Linked by Thom Holwerda on Wed 20th May 2009 20:59 UTC
Ubuntu, Kubuntu, Xubuntu When Dell announced a shift in its Linux strategy last week, accompanied by a new netbook, many wondered why Dell insisted on pre-loading Ubuntu 8.04, instead of newer versions of the popular Linux distribution such as 8.10 or 9.04. BetaNews contacted Dell about it, and Dell replied explaining their rationale behind opting for 8.04.
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bousozoku
Member since:
2006-01-23


You have obviously never used Debian. There ARE stable and generally bug free distros out there, Ubuntu just isn't one of them. Please don't generalize and assume that Ubuntu is the benchmark 'linux'. I shudder at the thought.

As gets repeated over and over again; Ubuntu ≠ Linux.


Are you a non-technical user? I believe that the answer is "no".

Debian could never be distributed to the general population and achieve great success. It's great for enthusiasts and professionals, but not for grandma. There are very few distributions that are trying to reach the average person but they're still a bit undercooked.

Just because you're thrilled to deal with surprises doesn't mean that the non-technical person is. Besides, a distribution relies on applications, not just system utilities. You might never have to employ your skills to run a Linux distribution, but if you do, you have the skills. What happens to the average person when it doesn't work? Do they dive into the XWindows configuration to fix the resolution problem?

Reply Parent Score: 2

kenji Member since:
2009-04-08

Are you a non-technical user? I believe that the answer is "no".

Debian could never be distributed to the general population and achieve great success. It's great for enthusiasts and professionals, but not for grandma. There are very few distributions that are trying to reach the average person but they're still a bit undercooked.

Just because you're thrilled to deal with surprises doesn't mean that the non-technical person is. Besides, a distribution relies on applications, not just system utilities. You might never have to employ your skills to run a Linux distribution, but if you do, you have the skills. What happens to the average person when it doesn't work? Do they dive into the XWindows configuration to fix the resolution problem?

That wasn't my point. For some reasons that I just can't fathom, most user-friendly linux distros are leading or bleeding edge and therefore unstable. Shouldn't an OS designed for non-technical users be STABLE? Why would grandma care if she is running the most up to date xorg or kernel? It should just work and work reliably, even if using 'out of date' packages.

If someone were to take Debian stable and add all the little bells and whistles that would make it user friendly then you would have a STABLE disto that would be ready for the general public, but I'm generalizing. So, Debian COULD be distributed to the general public, but in different clothes.

Reply Parent Score: 1

strcpy Member since:
2009-05-20

Fully agreed.

I've never really understood the potential gains from the "versionism" that seem to plague these mainstream desktop Linux distributions. Is there really some value-added by including a version 1.2.3 instead of 1.2.2? But then again, I am not a marketing person.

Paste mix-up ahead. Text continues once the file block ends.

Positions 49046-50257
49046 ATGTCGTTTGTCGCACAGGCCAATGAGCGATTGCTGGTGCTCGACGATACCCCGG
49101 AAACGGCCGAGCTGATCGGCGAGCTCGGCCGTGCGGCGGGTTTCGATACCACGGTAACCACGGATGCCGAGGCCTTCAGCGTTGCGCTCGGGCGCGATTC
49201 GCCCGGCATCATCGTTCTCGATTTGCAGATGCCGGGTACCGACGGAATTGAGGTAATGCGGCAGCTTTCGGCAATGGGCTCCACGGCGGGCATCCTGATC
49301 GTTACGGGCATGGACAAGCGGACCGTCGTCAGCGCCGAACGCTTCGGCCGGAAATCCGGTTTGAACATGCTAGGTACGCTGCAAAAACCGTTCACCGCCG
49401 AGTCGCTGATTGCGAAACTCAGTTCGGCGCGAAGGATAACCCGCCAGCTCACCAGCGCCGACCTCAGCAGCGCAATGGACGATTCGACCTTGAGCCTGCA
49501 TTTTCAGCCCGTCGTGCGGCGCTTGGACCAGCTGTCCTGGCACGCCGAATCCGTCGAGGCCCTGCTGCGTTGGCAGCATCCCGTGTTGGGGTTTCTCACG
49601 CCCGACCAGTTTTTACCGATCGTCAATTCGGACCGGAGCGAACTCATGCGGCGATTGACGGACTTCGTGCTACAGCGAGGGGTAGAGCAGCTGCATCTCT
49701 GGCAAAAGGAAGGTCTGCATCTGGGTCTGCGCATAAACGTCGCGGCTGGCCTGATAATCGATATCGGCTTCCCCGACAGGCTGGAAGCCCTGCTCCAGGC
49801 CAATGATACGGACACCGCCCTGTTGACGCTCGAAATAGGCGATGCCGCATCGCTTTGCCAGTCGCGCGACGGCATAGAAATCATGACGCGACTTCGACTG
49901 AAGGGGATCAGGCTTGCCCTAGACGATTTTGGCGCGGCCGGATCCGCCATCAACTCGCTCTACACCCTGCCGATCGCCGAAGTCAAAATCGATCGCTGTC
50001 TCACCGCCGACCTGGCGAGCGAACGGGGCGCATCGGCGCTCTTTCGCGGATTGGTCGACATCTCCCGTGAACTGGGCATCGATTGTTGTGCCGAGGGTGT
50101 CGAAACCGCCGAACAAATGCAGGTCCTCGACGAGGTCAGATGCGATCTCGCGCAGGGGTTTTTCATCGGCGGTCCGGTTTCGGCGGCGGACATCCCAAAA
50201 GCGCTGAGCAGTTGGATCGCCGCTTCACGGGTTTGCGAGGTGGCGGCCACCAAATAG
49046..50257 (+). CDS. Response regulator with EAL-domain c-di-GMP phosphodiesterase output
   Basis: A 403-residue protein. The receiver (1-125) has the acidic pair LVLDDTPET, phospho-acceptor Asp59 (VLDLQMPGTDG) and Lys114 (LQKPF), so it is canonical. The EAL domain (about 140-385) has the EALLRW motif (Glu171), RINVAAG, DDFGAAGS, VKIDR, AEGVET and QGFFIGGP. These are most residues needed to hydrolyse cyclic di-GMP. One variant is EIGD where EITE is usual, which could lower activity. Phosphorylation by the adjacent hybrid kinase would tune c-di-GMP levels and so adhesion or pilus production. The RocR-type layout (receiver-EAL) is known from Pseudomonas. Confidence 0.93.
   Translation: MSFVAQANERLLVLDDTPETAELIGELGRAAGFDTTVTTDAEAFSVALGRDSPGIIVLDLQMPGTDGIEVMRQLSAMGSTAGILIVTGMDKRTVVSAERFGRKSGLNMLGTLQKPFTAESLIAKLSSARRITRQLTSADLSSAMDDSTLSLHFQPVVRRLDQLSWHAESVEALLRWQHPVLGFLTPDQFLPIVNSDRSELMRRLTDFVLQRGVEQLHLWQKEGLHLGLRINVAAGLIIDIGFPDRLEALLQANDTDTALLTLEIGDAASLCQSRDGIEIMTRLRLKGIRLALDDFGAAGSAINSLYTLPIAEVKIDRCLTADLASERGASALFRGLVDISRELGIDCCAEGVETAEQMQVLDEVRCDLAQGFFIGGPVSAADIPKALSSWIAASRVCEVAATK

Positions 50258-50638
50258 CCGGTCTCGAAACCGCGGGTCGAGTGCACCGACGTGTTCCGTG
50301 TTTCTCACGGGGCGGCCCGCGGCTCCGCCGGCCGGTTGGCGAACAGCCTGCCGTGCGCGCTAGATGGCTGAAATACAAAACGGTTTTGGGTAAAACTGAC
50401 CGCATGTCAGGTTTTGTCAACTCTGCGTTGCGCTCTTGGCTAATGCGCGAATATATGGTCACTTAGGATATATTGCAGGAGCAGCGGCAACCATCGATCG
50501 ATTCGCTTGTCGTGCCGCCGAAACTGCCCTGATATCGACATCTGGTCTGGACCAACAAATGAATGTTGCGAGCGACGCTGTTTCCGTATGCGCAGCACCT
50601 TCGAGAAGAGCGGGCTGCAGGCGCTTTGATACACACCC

The instability, constant updates, six month release cycles, the whole "patch of today" -thinking, etc. do more harm than good for all UNIX-derivatives.

Ironically, this increasingly means that one has to rely on commercial support to ensure at least some kind of guarantee for stability. Few notable exceptions like Debian exists, but the overall trend can be seen. A malevolent mind would add that perhaps this is indeed what the new global multinational Linux overloads want?

Reply Parent Score: 1

bousozoku Member since:
2006-01-23


That wasn't my point. For some reasons that I just can't fathom, most user-friendly linux distros are leading or bleeding edge and therefore unstable. Shouldn't an OS designed for non-technical users be STABLE? Why would grandma care if she is running the most up to date xorg or kernel? It should just work and work reliably, even if using 'out of date' packages.

If someone were to take Debian stable and add all the little bells and whistles that would make it user friendly then you would have a STABLE disto that would be ready for the general public, but I'm generalizing. So, Debian COULD be distributed to the general public, but in different clothes.


Sure, but isn't that how Ubuntu started?

I think the only way this will work is for 1 person to put together a distribution so there are no arguments or committees or anything that will disturb the vision.

Personally, I think that PC-BSD could be that desktop that people want since usually FreeBSD is quite stable.

Reply Parent Score: 2

handydan918 Member since:
2009-05-22

Debian Stable is in fact the basis of my favorite distro, Mepis. It is not released every 6 months, but it has some really great "Mepis Only" GUI tools, including an X-windows Assistant, a Network Assistant, etc.

You can even reinstall grub, from a live cd, with nothing but GUI tools!
Ubuntu is SO primitive....

Edited 2009-05-22 20:01 UTC

Reply Parent Score: 1